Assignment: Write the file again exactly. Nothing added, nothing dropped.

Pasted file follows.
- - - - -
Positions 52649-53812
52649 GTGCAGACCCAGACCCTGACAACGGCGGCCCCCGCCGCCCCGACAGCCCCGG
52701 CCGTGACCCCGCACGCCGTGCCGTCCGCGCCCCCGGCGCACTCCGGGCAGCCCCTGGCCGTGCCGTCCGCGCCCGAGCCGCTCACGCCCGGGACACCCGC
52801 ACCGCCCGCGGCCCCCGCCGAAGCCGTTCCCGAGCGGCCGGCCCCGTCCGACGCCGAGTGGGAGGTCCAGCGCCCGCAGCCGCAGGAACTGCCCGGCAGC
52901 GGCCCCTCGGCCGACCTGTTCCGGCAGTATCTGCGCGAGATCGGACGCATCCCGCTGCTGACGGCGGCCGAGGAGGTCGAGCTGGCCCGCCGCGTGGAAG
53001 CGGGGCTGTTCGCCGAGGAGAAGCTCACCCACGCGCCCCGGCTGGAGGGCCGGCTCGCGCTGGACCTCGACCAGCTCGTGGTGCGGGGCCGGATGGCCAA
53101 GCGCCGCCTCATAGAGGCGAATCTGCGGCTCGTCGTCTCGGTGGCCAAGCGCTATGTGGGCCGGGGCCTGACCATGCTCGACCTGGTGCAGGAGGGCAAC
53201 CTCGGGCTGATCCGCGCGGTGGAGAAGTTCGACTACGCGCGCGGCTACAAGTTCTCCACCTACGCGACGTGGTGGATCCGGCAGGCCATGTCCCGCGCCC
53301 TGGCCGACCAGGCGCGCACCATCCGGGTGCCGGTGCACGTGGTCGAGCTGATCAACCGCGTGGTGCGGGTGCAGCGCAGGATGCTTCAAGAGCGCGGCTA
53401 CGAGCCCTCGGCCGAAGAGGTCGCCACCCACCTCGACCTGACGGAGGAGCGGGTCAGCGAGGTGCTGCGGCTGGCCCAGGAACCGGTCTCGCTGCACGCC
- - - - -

Positions 52649-53812
52649 GTGCAGACCCAGACCCTGACAACGGCGGCCCCCGCCGCCCCGACAGCCCCGG
52701 CCGTGACCCCGCACGCCGTGCCGTCCGCGCCCCCGGCGCACTCCGGGCAGCCCCTGGCCGTGCCGTCCGCGCCCGAGCCGCTCACGCCCGGGACACCCGC
52801 ACCGCCCGCGGCCCCCGCCGAAGCCGTTCCCGAGCGGCCGGCCCCGTCCGACGCCGAGTGGGAGGTCCAGCGCCCGCAGCCGCAGGAACTGCCCGGCAGC
52901 GGCCCCTCGGCCGACCTGTTCCGGCAGTATCTGCGCGAGATCGGACGCATCCCGCTGCTGACGGCGGCCGAGGAGGTCGAGCTGGCCCGCCGCGTGGAAG
53001 CGGGGCTGTTCGCCGAGGAGAAGCTCACCCACGCGCCCCGGCTGGAGGGCCGGCTCGCGCTGGACCTCGACCAGCTCGTGGTGCGGGGCCGGATGGCCAA
53101 GCGCCGCCTCATAGAGGCGAATCTGCGGCTCGTCGTCTCGGTGGCCAAGCGCTATGTGGGCCGGGGCCTGACCATGCTCGACCTGGTGCAGGAGGGCAAC
53201 CTCGGGCTGATCCGCGCGGTGGAGAAGTTCGACTACGCGCGCGGCTACAAGTTCTCCACCTACGCGACGTGGTGGATCCGGCAGGCCATGTCCCGCGCCC
53301 TGGCCGACCAGGCGCGCACCATCCGGGTGCCGGTGCACGTGGTCGAGCTGATCAACCGCGTGGTGCGGGTGCAGCGCAGGATGCTTCAAGAGCGCGGCTA
53401 CGAGCCCTCGGCCGAAGAGGTCGCCACCCACCTCGACCTGACGGAGGAGCGGGTCAGCGAGGTGCTGCGGCTGGCCCAGGAACCGGTCTCGCTGCACGCC